Sentinel teacher mulling WorkSafe claim over COVID-19 exposure

A teacher at Sentinel Secondary in West Vancouver is considering filing a WorkSafe claim after contracting COVID-19 – most likely from a student - reportedly without being warned that she was potentially a close contact by health authorities.

Over half a dozen students from Sentinel and that teacher are now in isolation after a Grade 12 student in their class tested positive for COVID-19 last week.

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According to West Vancouver Teachers Association president Renee Willock, the teacher was not told to self-isolate by health authorities doing contact tracing on the student – only students sitting closest to that person were told to stay home.

But two days later, the teacher started to develop symptoms and has since tested positive for the virus, said Willock.

Willock said the situation has left teachers concerned that there hasn’t been enough transparency and notification around COVID-19 exposures in schools.

That only some students in the classroom were told to stay home isn’t how teachers thought the cohort system would work, said Willock.

“It’s difficult because the protocols have been changing almost daily,” she said.

If the teacher decides to file a claim, it would likely be the first claim connected to COVID-19 in schools as a workplace issue, said Willock.

A Grade 12 student at the school who spoke to the North Shore News Monday said some of his friends who are in that class and still attending school with a substitute teacher are wondering why they haven’t been told to self-isolate.

“None of the other students in that class have necessarily been told why it’s ok for them to stay in,” he said, noting the physical constraints of the classroom mean students don’t have large spaces between them.

“They’ve heard nothing.”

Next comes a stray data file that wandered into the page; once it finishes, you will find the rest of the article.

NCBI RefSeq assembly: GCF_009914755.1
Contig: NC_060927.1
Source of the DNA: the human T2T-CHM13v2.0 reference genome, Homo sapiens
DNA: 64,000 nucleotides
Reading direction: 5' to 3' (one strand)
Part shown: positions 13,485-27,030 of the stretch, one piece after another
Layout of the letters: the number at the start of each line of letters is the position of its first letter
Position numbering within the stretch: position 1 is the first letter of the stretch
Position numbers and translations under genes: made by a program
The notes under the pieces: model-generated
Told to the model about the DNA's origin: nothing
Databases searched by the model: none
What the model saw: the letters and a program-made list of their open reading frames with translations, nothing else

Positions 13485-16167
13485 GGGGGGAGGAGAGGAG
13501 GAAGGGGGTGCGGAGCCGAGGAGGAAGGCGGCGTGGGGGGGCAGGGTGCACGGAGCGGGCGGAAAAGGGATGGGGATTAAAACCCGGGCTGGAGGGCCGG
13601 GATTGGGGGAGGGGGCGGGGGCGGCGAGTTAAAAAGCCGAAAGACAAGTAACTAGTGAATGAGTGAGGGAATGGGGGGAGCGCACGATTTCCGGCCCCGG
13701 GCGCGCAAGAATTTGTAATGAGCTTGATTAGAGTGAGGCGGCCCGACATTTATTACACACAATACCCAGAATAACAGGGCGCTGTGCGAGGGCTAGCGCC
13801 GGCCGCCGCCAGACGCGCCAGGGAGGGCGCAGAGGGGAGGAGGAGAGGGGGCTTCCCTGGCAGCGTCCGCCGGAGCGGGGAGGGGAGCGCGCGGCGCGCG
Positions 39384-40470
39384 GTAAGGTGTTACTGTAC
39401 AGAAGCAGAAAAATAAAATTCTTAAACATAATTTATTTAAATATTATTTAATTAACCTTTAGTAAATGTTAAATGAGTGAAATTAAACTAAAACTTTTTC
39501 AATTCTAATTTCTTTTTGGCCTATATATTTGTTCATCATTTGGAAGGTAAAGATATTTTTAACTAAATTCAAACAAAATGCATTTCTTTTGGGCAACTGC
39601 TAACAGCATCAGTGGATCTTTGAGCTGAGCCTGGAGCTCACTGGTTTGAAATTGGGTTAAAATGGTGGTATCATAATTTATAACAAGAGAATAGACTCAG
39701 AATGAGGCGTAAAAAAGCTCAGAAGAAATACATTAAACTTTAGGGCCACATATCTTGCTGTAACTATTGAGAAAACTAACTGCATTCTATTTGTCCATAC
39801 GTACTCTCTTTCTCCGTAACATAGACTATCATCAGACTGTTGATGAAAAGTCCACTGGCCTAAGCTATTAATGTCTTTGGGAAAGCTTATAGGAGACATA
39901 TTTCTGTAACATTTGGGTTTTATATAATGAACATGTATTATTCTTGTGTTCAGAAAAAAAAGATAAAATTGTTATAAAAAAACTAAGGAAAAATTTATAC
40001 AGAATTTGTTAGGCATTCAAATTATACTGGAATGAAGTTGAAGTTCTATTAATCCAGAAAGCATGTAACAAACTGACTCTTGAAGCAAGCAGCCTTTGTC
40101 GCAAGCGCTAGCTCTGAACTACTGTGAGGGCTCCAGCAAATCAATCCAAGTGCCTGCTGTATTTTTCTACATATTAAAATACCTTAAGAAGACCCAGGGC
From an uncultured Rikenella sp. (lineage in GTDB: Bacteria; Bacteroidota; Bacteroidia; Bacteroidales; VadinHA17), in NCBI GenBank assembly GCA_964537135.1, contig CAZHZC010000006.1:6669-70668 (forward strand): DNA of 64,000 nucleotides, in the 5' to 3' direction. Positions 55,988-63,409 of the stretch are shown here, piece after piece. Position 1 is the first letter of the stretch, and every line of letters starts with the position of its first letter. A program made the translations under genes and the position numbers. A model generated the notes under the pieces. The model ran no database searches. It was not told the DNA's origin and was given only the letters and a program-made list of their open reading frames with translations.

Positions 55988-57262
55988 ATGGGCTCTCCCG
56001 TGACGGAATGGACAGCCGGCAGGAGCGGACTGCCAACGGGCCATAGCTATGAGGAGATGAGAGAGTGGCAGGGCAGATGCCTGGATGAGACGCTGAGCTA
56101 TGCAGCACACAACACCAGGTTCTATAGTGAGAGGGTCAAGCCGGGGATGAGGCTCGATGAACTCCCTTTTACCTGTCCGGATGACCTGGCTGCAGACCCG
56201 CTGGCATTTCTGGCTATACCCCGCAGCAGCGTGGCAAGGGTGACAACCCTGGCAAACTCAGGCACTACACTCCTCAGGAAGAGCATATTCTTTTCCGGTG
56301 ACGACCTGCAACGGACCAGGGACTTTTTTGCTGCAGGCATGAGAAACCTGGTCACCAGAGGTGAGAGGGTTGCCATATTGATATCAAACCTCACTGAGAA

Teachers and parents were first made aware of the COVID-19 exposure when Principal Michael Finch sent an email notice on the weekend, stating, “We have been made aware that a member of our school community has tested positive for COVID-19.”

Since then, however, there have been few details provided by either the West Vancouver School District or Vancouver Coastal Health.

That’s left teachers stressed and confused, said Willock.

Willock said it’s also concerning that the school has not been listed on Vancouver Coastal Health’s web page of school exposures.

“I know this is inaccurate,” said Willock.

Nine students at Collingwood School, a private school in West Vancouver, are also self-isolating this week after being exposed to a student with the virus at the school last week.

“This is a standard measure that is taken to ensure that there is no ongoing transmission in the school and does not mean that they are sick,” wrote Head of School Lisa Evans in a letter to parents.

Collingwood was also not on a school exposure list from Vancouver Coastal Health – which had not listed any schools in the region on Monday – including Mulgrave private school in West Vancouver where a group of Grade 9 students and their teachers spent 14 days in

Isolation earlier this month after a student in the group tested positive for COVID-19.

In contrast, the Fraser Health Authority listed 14 schools in the Surrey School District with COVID-19 exposures on Monday.

According to information posted on the website, an “exposure” is defined as when a single person with a lab-confirmed case of COVID-19 attended school during their infectious period.

Provincial health officer Dr. Bonnie Henry said Monday that all school exposures were supposed to be posted.

Henry also told reporters that even if they are in the same classroom as someone who has tested positive for the virus, most students won’t be considered close contacts. “If you’re sitting at a desk and you’re not close to them, you’ve not had close contact with them,” she said.

“And unless we start to see transmission within the classroom, it would be very unlikely that an entire classroom would have to self isolate.”

Henry said when people have been potentially exposed to the virus at school “I absolutely am sure that my colleagues and VCH are following up with the individuals who were exposed.”

In some cases, a teacher or student may have become infected with the virus through family or other social contacts but haven’t been in the school during their infectious period, said Henry.

Vancouver Coastal Health did not respond to several requests for comment on the school exposures at Sentinel and Collingwood.

She said so far most of the school exposures have been adults in the school setting.

This week health authorities also changed the list of symptoms that would require children to stay home from school, taking several of those – like a runny nose – off the list. That’s because a runny nose by itself is much less likely to be a symptom of COVID-19, especially among children, said Henry. A fever or cough – by themselves or in combination with other symptoms are much more likely to be a symptom of the virus.

 

 


 

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